vegetable crops, especially cabbage and beans. Early
settlers also traded furs and raised cattle. Today,
the major agricultural cash crop is Christmas trees.
Banner Elk has never had a large industrial base.
The community is dominated by small, locally owned
businesses. With an increasing dependence on tourism
since the 1960’s, the Banner Elk area is a magnet to
vacationers and summer residents. Banner Elk offers
beautiful scenery, cool summers, a location between
three ski resorts, and a friendly atmosphere.
Tourism has been important to Banner Elk for over
100 years. The Banner Elk Hotel was built in 1892 to
accommodate tourists (Heritage, 1976). In the early
1900’s people began to build summer homes in the
area to enjoy the pleasant mountain environment. The
ability to manufacture snow made Banner Elk a year
round tourist attraction. Grover Robbins built Beech
Mountain Ski Resort in 1965, and Sugar Mountain Ski
Resort opened in 1969. Hawk’s Nest Ski Resort opened
Lees-McRae College has been a catalyst in the Banner
Elk, Blue Ridge Mountains of North Carolina area for about 100 years. Edgar Tufts founded
the Elizabeth McRae Institute for Girls in 1900. The
objective of the institute was to promote Christian
values by providing academic curricula that
encouraged intellectual, spiritual, physical, and
social growth (Heritage, 1976). Several
institutional changes occurred over the years. Mrs. S.P. Lees was a major benefactor, and a name change
occurred in 1903 to the Lees-McRae Institute (Neal,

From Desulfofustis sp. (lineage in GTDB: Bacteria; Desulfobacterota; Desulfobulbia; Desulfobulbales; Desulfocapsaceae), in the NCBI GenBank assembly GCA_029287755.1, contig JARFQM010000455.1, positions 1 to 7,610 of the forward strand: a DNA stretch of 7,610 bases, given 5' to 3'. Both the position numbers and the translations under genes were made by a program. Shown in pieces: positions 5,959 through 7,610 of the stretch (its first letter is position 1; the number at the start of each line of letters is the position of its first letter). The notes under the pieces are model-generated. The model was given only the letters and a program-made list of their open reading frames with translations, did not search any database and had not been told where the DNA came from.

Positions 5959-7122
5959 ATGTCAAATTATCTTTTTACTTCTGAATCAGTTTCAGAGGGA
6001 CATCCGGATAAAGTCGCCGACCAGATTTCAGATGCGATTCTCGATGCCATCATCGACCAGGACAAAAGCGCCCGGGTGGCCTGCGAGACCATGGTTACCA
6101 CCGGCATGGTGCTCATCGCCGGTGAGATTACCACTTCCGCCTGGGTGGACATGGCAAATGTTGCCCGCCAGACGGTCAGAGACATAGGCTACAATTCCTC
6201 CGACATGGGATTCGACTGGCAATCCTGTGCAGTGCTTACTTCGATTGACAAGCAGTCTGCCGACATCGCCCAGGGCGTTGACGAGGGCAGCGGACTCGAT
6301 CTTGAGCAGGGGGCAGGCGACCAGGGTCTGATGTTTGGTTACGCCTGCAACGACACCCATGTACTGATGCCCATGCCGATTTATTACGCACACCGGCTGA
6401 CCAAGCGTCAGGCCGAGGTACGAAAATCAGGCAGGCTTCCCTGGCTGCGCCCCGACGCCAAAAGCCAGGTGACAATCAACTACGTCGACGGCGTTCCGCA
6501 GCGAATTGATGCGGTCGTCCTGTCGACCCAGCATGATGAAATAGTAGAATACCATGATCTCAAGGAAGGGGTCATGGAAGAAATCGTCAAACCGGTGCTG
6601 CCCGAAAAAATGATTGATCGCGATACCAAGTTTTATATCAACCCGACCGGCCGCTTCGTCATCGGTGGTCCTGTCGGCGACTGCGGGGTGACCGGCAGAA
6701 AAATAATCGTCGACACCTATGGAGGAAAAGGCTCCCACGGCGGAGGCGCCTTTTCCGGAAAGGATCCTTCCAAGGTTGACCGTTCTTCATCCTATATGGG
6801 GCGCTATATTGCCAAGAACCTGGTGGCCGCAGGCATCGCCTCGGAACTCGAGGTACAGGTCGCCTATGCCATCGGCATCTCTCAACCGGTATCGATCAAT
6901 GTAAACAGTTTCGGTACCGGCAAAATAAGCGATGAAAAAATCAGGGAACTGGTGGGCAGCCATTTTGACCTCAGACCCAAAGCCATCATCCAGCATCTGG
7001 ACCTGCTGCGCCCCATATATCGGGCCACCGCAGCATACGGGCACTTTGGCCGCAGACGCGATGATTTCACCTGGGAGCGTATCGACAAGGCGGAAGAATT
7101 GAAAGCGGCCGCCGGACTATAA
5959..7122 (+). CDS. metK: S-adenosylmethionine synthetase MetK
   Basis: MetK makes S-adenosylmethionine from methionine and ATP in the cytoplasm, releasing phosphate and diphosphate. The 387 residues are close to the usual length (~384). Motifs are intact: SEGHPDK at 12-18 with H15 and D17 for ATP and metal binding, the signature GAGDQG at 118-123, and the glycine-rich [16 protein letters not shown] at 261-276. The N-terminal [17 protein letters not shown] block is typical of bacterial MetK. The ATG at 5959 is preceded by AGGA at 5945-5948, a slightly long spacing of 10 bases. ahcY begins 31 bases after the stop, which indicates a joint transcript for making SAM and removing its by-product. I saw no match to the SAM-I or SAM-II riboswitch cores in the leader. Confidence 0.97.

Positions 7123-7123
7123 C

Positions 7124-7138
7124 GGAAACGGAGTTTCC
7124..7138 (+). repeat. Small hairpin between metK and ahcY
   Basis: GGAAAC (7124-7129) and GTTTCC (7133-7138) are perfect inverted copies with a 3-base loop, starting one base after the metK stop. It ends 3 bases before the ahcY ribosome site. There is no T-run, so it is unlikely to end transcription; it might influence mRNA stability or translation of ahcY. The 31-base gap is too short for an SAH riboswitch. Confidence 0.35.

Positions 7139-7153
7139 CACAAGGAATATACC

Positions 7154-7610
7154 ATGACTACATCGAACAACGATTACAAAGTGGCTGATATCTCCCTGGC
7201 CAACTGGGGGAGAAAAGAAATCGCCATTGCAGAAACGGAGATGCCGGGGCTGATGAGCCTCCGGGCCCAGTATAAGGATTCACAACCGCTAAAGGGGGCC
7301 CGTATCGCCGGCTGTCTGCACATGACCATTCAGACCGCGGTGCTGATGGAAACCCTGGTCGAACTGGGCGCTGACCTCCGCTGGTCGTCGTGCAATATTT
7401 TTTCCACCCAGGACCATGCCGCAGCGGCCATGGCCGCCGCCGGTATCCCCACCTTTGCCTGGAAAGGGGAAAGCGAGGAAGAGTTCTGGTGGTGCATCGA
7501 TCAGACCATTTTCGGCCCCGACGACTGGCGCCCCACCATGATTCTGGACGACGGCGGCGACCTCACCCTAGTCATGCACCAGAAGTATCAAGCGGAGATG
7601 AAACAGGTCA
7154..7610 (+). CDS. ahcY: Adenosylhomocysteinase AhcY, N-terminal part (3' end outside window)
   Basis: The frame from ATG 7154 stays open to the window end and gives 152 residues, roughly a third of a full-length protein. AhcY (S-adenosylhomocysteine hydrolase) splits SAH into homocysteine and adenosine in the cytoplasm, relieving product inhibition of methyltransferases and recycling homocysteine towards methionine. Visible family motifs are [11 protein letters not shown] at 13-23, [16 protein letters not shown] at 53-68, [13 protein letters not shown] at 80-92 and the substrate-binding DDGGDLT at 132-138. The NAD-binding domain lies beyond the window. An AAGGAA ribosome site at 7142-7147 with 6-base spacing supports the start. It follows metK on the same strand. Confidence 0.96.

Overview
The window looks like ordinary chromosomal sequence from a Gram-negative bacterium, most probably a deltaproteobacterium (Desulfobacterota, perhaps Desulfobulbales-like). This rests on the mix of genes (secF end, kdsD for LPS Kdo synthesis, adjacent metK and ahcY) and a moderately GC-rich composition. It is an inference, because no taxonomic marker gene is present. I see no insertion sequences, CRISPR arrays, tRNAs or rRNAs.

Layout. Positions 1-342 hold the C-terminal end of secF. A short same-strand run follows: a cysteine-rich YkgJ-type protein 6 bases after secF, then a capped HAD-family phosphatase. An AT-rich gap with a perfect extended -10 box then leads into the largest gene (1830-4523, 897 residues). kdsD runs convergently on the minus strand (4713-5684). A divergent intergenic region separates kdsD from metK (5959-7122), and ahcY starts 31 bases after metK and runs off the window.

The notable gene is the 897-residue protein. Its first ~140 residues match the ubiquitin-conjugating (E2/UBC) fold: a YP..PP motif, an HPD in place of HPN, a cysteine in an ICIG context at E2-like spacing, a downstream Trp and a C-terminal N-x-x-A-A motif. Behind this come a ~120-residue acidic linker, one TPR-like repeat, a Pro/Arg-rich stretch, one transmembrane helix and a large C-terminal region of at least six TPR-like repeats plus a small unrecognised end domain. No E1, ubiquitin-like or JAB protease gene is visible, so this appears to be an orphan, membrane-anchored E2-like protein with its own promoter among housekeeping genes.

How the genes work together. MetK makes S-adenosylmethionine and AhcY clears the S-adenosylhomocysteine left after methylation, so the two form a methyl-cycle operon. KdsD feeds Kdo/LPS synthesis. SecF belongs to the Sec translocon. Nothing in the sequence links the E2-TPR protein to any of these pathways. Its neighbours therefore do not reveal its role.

1983). The addition of Plumtree School for Boys in
1927 made the institute coeducational (Heritage,
1976). The institute became Lees-McRae Junior
College in 1929, and when it received accreditation
as a four-year college in 1990, the name changed to
Health and Child Care Facilities
Health care facilities date back to 1908 when Edgar
Tufts recruited Dr. Charles Reed to the Banner Elk
area. Grace Hospital opened in 1908. Edgar Tufts
also founded the Grandfather Orphan’s Home to
provide a caring and home-like atmosphere for
orphaned children of the mountains (Neal, 1983).
Grace Hospital was replaced by the Charles A.
Cannon, Jr. Memorial Hospital in 1962. The original
orphan’s home evolved into Grandfather Home for
Children, which was inaugurated in 1939 (Banner Elk
Development Plan, 1967).
Town: 828 (including Lees-McRae students, as of
External Jurisdiction: 424 (estimated from a 1999
We've included some links below that will assist you
in finding things to do and sights to see!
- For complete 5-day forecasts, visit
High Country Weather.
- The High Country area is 'blessed' with many great golf courses and country clubs
offering challenging mountain golf at its best! Visit local
North Carolina Golf Courses.
- Whether you are looking for interesting walks and trails, fishing guides, gem mining,
or an exhilarating day of snow skiing - we've tried to cover it all. Visit
High Country Outdoors
for more information.
- You can count on
Ski North Carolina for all of the information that you need -
ski rentals, ski reports, road conditions, the area's ONLY LIVE
DATA weather station and more! That's what makes us
- For a wealth of information about the High Country, complete with LIVE
web cameras and more, visit
High Country Info.
If you have any questions or would like more information, please contact us (386) 690-8400, (386) 547-8771, or (828) 898-3115,
email us, or use our online request form.